By Jordan Floyd
MENDON – For Mendon resident Becky Shelton, the speed limit change on State Route 23 is a matter of public safety and protection of the rights of her small city.
The issue began last May when the Utah Department of Transit conducted a speed study on State Route 23. Within a week of the study, she said, UDOT put up new signs raising the speed limit on the road from 30 mph to 35 mph.
Shelton felt enraged. Her biggest concern was that she believed the city never had a say in the process of changing the speed limit.
“This is our city,” she said. “Shouldn’t we have a say?”
In July, Shelton complained to Darin Fristrup, the UDOT regional traffic operations engineer, but was told there wasn’t anything immediate the department could change.
“He gave me a spiel about the study, but said there wasn’t anything he could do,” Shelton said.
She then enlisted the help of other Mendon residents to draft a petition, which she says was signed by over 100 residents calling for repeal of the new speed limit.
Mayor Ed Buist also weighed in with a letter to UDOT expressing the concerns of Mendon citizens. Buist noted two blind spots on the north and south ends of the road, the fact that children often travel to and from school along the road, and his worry that the speed limit will increase with each subsequent UDOT study.
Buist’s letter garnered a response from UDOT, but Shelton has yet to hear anything. She believes her efforts were not considered by UDOT because she does not hold public office.
Buist read the response letter from UDOT during November’s City Council meeting. The letter outlined how the department determines speed limits, and said nothing would change on the city’s roads until the next study.
After reading the letter, Buist said, “It’s just something we’re going to have to live with.”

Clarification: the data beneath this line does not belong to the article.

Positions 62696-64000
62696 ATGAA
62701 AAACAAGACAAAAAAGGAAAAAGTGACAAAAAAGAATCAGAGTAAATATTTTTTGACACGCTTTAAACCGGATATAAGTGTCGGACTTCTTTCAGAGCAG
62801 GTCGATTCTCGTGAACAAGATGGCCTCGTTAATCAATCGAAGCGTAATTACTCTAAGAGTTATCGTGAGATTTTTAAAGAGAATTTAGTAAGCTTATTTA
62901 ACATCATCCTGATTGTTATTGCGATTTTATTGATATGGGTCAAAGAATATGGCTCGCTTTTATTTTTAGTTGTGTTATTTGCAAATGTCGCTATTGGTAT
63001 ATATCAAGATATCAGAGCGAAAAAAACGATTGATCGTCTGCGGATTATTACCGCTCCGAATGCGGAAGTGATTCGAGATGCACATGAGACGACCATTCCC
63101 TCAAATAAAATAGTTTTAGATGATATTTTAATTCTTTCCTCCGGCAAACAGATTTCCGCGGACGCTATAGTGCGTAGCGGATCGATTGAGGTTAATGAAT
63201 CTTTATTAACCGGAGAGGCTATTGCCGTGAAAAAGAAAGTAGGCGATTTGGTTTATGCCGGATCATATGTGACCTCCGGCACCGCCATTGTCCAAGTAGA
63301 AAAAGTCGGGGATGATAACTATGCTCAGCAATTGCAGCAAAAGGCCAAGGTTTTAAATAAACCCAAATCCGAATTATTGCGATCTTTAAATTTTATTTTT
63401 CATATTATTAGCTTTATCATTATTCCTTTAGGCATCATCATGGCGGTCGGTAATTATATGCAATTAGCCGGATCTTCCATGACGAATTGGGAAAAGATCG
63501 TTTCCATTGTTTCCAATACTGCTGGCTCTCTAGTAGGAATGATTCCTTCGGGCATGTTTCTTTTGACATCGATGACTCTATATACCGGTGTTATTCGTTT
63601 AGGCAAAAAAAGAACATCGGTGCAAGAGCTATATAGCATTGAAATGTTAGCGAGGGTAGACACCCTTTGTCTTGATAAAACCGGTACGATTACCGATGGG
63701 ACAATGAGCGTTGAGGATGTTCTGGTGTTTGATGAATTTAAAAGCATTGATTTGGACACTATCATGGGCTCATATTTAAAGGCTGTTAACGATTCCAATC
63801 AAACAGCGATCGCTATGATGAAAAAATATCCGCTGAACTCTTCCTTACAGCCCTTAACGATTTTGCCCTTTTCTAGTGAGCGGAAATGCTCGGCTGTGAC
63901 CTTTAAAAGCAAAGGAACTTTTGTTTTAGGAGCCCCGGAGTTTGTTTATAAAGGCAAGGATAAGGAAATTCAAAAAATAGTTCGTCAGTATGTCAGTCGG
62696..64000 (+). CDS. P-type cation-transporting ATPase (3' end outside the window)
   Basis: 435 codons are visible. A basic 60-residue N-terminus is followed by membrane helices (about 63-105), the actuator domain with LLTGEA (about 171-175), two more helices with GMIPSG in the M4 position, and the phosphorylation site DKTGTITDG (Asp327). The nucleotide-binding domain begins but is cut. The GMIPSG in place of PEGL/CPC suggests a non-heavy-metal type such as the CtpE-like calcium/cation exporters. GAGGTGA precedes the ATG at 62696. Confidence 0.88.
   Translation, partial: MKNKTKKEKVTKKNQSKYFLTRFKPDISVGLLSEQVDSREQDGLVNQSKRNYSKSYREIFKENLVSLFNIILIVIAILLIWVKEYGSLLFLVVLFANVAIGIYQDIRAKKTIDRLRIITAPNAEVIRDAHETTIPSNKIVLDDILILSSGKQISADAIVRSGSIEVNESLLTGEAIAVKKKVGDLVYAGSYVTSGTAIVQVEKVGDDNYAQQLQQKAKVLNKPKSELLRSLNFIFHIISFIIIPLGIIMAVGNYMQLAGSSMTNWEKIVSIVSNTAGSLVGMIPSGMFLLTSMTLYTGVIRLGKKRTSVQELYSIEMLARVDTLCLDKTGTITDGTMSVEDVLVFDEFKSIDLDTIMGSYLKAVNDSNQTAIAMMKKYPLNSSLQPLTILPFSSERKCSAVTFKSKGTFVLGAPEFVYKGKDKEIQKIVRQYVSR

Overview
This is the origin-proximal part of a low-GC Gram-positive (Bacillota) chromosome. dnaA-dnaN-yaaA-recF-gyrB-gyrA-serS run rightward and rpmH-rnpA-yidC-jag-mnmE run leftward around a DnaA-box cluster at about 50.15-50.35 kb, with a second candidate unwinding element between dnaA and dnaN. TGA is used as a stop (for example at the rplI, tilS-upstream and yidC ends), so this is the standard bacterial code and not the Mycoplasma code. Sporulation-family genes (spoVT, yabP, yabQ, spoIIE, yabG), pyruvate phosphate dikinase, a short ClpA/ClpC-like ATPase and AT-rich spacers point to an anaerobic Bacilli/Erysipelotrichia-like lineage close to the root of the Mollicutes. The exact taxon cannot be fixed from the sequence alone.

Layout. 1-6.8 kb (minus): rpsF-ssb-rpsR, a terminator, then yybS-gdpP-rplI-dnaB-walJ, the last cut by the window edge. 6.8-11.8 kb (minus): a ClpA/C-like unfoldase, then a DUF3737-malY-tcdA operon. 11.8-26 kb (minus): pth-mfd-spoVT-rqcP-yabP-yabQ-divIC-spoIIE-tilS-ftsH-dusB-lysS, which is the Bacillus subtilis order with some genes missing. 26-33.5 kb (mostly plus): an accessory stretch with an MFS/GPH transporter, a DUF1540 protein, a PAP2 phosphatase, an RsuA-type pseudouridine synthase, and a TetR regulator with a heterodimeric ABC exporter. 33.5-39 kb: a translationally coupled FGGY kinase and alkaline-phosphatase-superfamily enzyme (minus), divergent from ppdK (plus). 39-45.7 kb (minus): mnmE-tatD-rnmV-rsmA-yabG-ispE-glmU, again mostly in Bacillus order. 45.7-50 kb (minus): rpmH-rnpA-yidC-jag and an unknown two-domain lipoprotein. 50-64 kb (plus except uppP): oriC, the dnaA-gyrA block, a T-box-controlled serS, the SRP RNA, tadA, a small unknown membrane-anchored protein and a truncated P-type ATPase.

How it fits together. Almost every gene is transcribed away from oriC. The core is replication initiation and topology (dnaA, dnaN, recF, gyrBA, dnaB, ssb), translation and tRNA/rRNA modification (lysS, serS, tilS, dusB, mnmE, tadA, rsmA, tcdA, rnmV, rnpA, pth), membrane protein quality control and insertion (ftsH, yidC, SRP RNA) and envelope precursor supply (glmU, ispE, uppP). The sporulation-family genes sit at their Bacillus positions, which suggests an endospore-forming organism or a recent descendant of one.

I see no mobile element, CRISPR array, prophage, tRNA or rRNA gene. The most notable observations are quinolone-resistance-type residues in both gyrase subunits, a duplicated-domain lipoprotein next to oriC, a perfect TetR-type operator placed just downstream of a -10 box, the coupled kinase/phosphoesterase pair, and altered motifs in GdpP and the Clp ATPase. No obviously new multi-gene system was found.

But Shelton isn’t done. She is in contact with state Rep. R. Curt Webb in an effort to combat the speed limit change.
Fristrup says determining speed limits on state highways is UDOT’s job.
Utah law requires a study to be conducted before a speed limit can be established. UDOT conducts these studies every three to five years to keep speed limits current and fitting for the road traffic and conditions. UDOT tracks average speeds on a road, and sets the road’s speed limit at 85 percent of the average, he said, within 5 mph above or below the 85th percentile speed.
“In a way, they’re voting to say what they would like the speed limit to be” by how fast motorists drive, Fristrup said.
A lot of cities think raising speed limits means drivers will end up going even further over a speed limit, Fristrup says, but it’s not actually case.
He says he has seen studies where raised speed limits have actually dropped the average speed on the road.
“Lowering the speed limit doesn’t mean roads will be safer,” he said.
Fristrup believes lowering speed limits can actually decrease safety because it creates a larger discrepancy in speeds between those who go over the speed limit and those who abide by it.
Still, Shelton’s efforts will continue with the legislature in fighting the speed limit change.